As an endurance athlete, you are always looking for that little bit extra speed, comfort, safety and/or power. You want to get faster at cycling. While huge changes, fad diets, and crash-cycles of superhard intervals are tempting, it is often the small changes done over time that elicit the results we want. These 5 areas are relatively simple to change and make improvements, especially if you use them for long periods so that the small benefits can compound. This compounding concept is important to understand when looking at your habits and training. Not every interval will register its benefit immediately today. Often it is the consistent practice at a relatively low and manageable level that gives us results, not one hero day or super strict week of dieting.
Read on for the 5 areas:
1.eat your veggies
Spinach in your eggs or a 5lb bag of carrots for an easy/cheap addition of veggie snacks at lunch (or whenever). This is the common theme in most diets. Add a couple veggies to your day for a longer period and see what changes.
2. check your tire pressure with a digital gauge before each ride (I like this one)
If you don’t have optimal tire pressure then your daily practice is not on a good setup that will let you practice well. If you don’t practice well then on race day you won’t have confidence in your tires, your tire pressure, and your cornering skills (here is a video to help with the latter!)
3. Ride in your goal discipline often.
2-3x a week is likely enough. This can be tough if you are a TTer or a mountain biker in a city but this is our objective. Use what you have to simulate the goal. TT-ers might need to do a lot of out and backs and small loops, while mountain bikers may be stuck in a small area of trail doing hill reps, or even using local grassy hills, which are a big part of many races if you think about it!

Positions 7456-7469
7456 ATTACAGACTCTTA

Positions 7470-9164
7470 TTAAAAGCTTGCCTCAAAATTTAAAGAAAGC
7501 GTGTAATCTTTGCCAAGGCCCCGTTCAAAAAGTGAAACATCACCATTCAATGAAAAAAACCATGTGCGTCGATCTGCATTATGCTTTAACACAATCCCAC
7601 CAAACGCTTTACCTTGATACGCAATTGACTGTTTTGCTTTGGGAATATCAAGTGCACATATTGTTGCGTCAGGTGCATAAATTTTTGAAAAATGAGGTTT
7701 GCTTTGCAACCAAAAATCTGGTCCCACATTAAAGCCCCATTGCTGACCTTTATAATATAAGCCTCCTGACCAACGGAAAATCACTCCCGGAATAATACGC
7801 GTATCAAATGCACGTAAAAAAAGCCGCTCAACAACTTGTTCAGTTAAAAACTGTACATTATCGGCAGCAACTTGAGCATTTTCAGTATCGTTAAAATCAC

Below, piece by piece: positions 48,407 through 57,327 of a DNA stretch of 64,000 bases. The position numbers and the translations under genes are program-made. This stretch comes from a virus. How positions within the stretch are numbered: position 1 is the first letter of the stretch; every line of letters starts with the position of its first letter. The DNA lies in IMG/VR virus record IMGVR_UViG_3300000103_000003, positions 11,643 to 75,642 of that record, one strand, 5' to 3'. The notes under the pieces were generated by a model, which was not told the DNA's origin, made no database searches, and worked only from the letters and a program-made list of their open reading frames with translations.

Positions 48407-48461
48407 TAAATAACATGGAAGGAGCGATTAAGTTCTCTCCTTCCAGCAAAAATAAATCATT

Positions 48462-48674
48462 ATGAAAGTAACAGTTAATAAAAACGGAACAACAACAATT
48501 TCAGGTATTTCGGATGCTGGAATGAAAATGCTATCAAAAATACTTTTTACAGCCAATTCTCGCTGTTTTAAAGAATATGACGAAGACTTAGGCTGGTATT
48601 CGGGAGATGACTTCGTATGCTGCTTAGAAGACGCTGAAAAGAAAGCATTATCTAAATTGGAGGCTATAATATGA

4. Figure out what you like about riding
It is rarely the actual race that we are most interested in. It might be the adventures you have in training for a big race like Leadville, or the time you spend with friends training for road riding, or the confidence that comes from learning new skills on a mountain bike. Make sure this ‘WHY’ is not lost as we pursue goals in racing. The goals in racing and your ‘training why’ work together! Your racing goal can feed into learning new things and fueling some of your WHYs (read about how my Ironman did this for me last year)
5. Take a rest day and a rest week
When in doubt rest. We need to work really hard to get better, but this only comes if we also take periodic rests. If you look at your week and you can’t find a rest day where you haven’t really done much other than some walking or light yoga than you might want to spend some time reorganizing your week. The rest day should often come before your harder days. A common related mistake is to put the hardest day of the week after a long day (ie. hard day on Sunday after a Saturday longer-medium-paced-group-ride). Protect your off days and hard days and fill in the fun/volume around that.
The rest weeks traditionally come after 2-3 weeks of training. This can vary depending on your recovery, what you are focused on in your training weeks, your age and the time of year. Most of all, use these rest weeks, which can be shorter or longer than the standard 7 days) to regain your motivation and let your body adapt and grow stronger for your next block. It is very common to need a break like this after a big race, which is typically in the early summer (Late May/Early June for many of my athletes). Taking 3-10 days very light, maybe a few coffee spins, can be hugely performance enhancing.